There are records for Henry Horner.
A possible immigration record is Henry Horner, about 20, departed Liverpool and arrived at New York City on June 20, 1844, aboard the ship New York Packet.
1860 Illinois Cook Chicago Ward 5 Page 44
Henry Homer 42, Hannah 30, Joseph 7, Isaac 5, Angel 4, Mina 3, Charles 8/12, Deila 9, Fanny Dewenberg 17
1880 Illinois Cook Chicago District 093 Page 10 at 80 West Randolph
Hannah 48, Issac 24, Angel 22, Charles 20, Dora 18
1900 Illinois Cook Chicago Ward 2 District 0039 Pages 5-6 at 1705 Michigan
Hannah Horner 72 and Children
Another article was found: Reform Advocate: volume 21, page 288, May - October 1895
"The first Jewish settlement in Illinois was in the City of Chicago.
The first Jew who settled here was J. Gottlieb, in 1838. He was followed in 1840 by Isaac Ziegler, the brothers Benedict and Jacob Schubert, and Phillip Newberg. The following settled in Chicago between the years 1840 and 1844: H. Fuller, Jacob Fuller, Marx D. Mayer, Rosbach, Isaac Engle, B. Stern, A. Frank, Marcus Peisser, Levi Rosenfeld, Jacob Rosenberg, Morris Einstein; the brothers Julius, Abraham and Moses Kohn, James Marks, the brothers Benjamin and H. Meyer, and Mayer Klein. The following arrived here in 1845 and 1846: Morris Kohn, B. Weigselbaum, Samuel Cole, M. Braunschield, M. Leopold, Louis Leopold, Martin Clayburg, Henry Leopold, Michael Greenbaum, Louis Mayer, Ben Schlossman, and wife; Joseph Schlossman and wife; Simon Schlossman, Samuel Schlossman and wife; Levi Cline and wife; Hirsch Kohn, Mrs. Dilah Kohn, and her daughter Miss Clara Kohn. In 1847 the followed arrived here: Joseph Kohn, Elias Greenebaum, Isaac Luckey and wife, Isaac Wolf and sisters; Henry Horner, Louis and Samuel Haas; Jacob Friedman; Isaac, Louis and Simon Wormser; Mr. Greenebaum and his sons, Leon, 2Abraham, Herman, Jacob and Moses, with three sisters. In 1848 M.M. Gerstley, E. Frankenthal, and Max Weineman. Of the very first settlers, only six are still living in Chicago. They are Marx L. Mayer, Isaac Wolf, Mayer Klein, Morris Kohn, Elias and Henry Greenebaum."
The Festival of the Old People. (This article lists an even older settler)
Chicago's old settlers held, yesterday, a festival in Ogden Grove. Between 7,000 and 8,000 people enjoyed all kinds of entertainment during the day and in the evening, when the prizes were distributed, the attendance was over 10,000 people. Around 2 P.M. the festival commenced with the writing of the signatures in the "Memorial Book." Only those settlers were allowed this privilege, who have lived in Chicago not less than twenty years, and who are over thirty-five years of age. This being done Em. Hochster, then introduced a very old judge, white-haired J. D. Caton, who came to Chicago fifty years ago in 1833. Chicago was incorporated in July, 1833, and Mr. Caton and Bill Carpenter are the only two Bohemians who participated in the ceremony of incorporation.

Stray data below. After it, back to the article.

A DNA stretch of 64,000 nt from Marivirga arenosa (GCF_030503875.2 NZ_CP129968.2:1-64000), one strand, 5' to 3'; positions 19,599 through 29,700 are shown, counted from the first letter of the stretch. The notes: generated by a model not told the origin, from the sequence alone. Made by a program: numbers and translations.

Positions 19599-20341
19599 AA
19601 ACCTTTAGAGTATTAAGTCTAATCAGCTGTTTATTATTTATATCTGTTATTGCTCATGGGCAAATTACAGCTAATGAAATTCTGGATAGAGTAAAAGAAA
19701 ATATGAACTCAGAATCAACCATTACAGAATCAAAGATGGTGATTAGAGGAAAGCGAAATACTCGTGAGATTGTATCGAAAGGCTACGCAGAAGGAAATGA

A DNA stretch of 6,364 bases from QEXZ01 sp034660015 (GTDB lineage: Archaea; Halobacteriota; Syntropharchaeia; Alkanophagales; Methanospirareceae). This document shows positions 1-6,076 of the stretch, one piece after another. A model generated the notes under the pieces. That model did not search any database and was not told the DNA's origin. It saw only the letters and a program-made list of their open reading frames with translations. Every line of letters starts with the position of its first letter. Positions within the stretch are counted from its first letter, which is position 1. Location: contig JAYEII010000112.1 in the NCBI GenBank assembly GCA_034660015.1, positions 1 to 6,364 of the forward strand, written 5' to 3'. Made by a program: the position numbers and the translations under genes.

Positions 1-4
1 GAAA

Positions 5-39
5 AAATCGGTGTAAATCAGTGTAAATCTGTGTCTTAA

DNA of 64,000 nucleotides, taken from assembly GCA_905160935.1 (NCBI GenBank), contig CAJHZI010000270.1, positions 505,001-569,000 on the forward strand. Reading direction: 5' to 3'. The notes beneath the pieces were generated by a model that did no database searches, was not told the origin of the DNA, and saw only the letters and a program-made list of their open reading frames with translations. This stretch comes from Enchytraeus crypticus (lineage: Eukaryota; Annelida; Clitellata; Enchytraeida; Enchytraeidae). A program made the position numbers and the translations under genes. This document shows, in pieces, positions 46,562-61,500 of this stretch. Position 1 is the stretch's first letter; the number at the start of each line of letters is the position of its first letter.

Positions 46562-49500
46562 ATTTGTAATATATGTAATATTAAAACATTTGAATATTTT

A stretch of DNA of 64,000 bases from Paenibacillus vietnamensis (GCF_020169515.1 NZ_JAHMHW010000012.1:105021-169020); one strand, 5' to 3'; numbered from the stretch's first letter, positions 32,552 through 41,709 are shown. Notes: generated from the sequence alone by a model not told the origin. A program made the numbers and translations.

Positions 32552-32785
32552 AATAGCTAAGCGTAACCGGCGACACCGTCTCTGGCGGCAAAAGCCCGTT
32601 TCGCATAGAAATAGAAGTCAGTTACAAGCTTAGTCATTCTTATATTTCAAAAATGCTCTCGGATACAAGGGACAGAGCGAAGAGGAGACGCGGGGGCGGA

Old Judge Caton gave a short review of the history of Chicago and its first years of development. His narration was interwoven with many very interesting and humorous episodes. At the time of the incorporation of Chicago there were only three girls in town. One of them is still living, her name was Miss Gray, but she has been grandma for a long time and is always merry.
In 1834 Mr. Caton was elected Justice of the Peace, although he had never held that office before that time. He performed his first weddings on the North Side and twenty years later he untied some of these couples. Ordinarily he charged only three dollars ($3) for the certificate of marriage and it was so reasonable that all couples wanted to be married by him. In 1837 he was elected an alderman of the 3rd Ward and because of that, he became a member of the first City Council. Following are the names of the oldest settlers, who participated in the festival:
D. Schmitz (1827), T. T. Kennall (1832), Jan D. Caton, Dr. V. A. Boyer, J. B. Allen, Ratchel Clom, F. Engelhardt (1833), Leo Meiers, A. Berg, T. Lyle Dickey, Barbora Gerber, J. Miller, D. M. Ford, Delphine Rasinot (1834), Jiri Sinclair Marghall, Jiri W. Blair, J. Chackfield, Peter Casey, Kat. Miller (1835).
Below is verification of a John D. Caton, from the Fergus 1839 City Directory of Chicago. (There is a good chance that the article may be of another John D. Caton, as all records found so far indicate a John D. Caton, born in New York, was a lawyer in Illinois, a judge in Illinois, then head of the Illinois Supreme Court. Those found records lists Judge John D. Caton as having an Irish ancestry.)